Some Massachusetts hospital leaders and physicians said they disagree with a plan by the administration of Gov. Charlie Baker to halt vaccine distribution to hospitals and primary care offices so they can place the focus on vaccination sites.
But the state’s top health official said hospitals were scheduling more vaccine appointments than the state’s supply of vaccine against COVID-19 could meet.
“We all need to understand that we have a limited supply,” said Health and Human Services Secretary Marylou Sudders.
“The demand is great and the supply from the federal government is flat — 108,000 doses a week,” she said. “We want to ensure that we have the supply to meet scheduled appointments.”
Dr. David Rosman, president of the Massachusetts Medical Society, told The Boston Globe he feared the state had chosen “efficiency at the cost of equity.” He said some communities of color are more likely to trust their physicians.
“People have a trusting relationship with their doctor, and when their doctor says, ‘This is safe and as soon as my family is eligible I will get it for them,’ then patients are more willing,” he said.
On Thursday, the state told Massachusetts hospitals to stop scheduling new vaccine appointments. The state intends to focus on on mass vaccination sites, retail pharmacies and community health centers until more vaccine is available.
Once the next vaccine is authorized, possibly later this month, more vaccine will be available for hospitals.
Other coronavirus news in New England:
The University of Maine men's basketball team is ending its 2020-2021 season because of challenges posed by COVID-19.
The team, which had played nine games this season, had not been cleared for practice or competition since Jan. 17.
The final decision to end the season was made by the team Friday.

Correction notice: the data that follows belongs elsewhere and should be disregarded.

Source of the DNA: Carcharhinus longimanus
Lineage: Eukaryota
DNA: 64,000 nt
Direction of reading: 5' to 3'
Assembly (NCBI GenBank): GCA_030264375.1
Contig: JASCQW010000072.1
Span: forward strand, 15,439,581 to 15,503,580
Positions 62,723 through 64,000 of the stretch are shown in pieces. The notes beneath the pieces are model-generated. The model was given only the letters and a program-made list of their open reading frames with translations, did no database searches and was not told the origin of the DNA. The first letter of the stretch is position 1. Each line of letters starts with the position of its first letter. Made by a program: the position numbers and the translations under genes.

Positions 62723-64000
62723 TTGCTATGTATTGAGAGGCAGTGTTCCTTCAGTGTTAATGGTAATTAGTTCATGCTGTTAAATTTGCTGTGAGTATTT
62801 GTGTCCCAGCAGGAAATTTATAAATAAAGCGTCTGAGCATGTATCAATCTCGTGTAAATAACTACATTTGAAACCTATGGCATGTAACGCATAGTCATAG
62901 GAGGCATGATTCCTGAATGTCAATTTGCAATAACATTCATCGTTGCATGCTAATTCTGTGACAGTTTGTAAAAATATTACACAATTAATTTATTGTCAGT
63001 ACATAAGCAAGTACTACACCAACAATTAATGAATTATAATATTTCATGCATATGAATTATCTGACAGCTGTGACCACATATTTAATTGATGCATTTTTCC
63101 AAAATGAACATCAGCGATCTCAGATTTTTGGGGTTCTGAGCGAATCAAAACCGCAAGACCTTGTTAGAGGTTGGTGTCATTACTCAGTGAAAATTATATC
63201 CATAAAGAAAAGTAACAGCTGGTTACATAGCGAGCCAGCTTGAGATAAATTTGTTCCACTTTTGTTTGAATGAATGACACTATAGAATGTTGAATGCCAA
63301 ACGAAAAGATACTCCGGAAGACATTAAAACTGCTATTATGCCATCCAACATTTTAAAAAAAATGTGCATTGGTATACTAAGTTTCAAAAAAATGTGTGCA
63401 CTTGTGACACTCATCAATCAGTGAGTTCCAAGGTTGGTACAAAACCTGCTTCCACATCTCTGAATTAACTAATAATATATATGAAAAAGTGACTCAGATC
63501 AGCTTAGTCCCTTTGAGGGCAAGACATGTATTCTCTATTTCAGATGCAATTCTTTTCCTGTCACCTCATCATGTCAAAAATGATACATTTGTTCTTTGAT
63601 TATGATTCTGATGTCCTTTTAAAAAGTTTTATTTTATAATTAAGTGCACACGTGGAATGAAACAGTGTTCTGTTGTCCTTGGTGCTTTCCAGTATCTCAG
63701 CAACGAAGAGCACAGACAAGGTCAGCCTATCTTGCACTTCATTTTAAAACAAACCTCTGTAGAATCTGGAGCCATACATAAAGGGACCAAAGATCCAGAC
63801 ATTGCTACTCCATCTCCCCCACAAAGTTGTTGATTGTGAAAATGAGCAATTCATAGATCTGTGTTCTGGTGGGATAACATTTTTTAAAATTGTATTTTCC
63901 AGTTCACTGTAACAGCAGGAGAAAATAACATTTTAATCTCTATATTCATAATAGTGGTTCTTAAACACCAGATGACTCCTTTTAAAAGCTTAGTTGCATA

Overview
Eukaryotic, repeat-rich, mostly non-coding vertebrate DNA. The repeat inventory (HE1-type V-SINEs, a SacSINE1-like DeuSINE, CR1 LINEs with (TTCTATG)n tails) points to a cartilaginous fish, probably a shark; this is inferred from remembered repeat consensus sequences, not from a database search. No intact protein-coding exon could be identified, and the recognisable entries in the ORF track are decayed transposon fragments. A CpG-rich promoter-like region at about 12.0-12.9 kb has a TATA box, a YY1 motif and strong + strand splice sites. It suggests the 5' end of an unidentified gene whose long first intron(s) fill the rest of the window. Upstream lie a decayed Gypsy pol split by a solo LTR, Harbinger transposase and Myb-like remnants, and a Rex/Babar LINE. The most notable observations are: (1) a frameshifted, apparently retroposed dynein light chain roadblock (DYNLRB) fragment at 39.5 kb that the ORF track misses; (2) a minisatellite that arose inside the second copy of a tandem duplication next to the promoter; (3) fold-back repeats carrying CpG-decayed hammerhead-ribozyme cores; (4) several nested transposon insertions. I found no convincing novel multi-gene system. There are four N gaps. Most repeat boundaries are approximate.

“Our players’ safety and well-being will always come first,” said head Coach Richard Barron. “We simply could not safely put a team on the floor over the next few weeks or safely return players to playing after over six weeks off."
Athletic Director Ken Ralph praised the decision, saying the physical and mental health of those involved is the most important thing.
“With the constant interruptions to their season, it would be tough to prepare again for the rigors of Division I competition," Ralph said. “Without knowing when we may be cleared to field a team again, we must also be fair to the other league members as they look to schedule the remainder of their seasons.”
The Manchester VA Medical Center is holding a walk-in COVID-19 vaccination clinic for veterans.
The clinic is running Sunday from 8:30 a.m. to 4:35 p.m. at the Manchester hospital. It is first-come, first-served for veterans ages 65 and older who are enrolled for VA health care. The clinic will close once the vaccine supply is exhausted.
Veterans getting the vaccine must commit to a second dose, which will be administered March 14 at the same location.
Veterans will receive the Moderna vaccine.
A nursing organization that operates in Vermont and New Hampshire is working to vaccinate people in who cannot leave their homes.
In its first week, Visiting Nurse and Hospice for Vermont and New Hampshire vaccinated more than 200 Vermonters.
The organization finalizing a plan to bring those vaccines to New Hampshire, Director of External Relations and Service Excellence Hilary Davis told WMUR-TV.
“It is being talked about. It’s not being ignored,” Davis said. “We just haven’t really come up with a defined plan yet.”
The state of Vermont contracted Visiting Nurse and Hospice and others to deliver the vaccine.
Davis said the vaccine recipients have been grateful.
“They’ve been living in fear and just really worried, and now they’re much more at peace just knowing that this is available,” she said.
Rosemarie Duffy is one of these recipients, and she was vaccinated on her birthday.
“It’s the best birthday I’ve had in years.” Duffy said. “I don’t care if nothing else happens today. This happened.”
VNH will be back at Duffy’s house in the next few weeks for her second dose.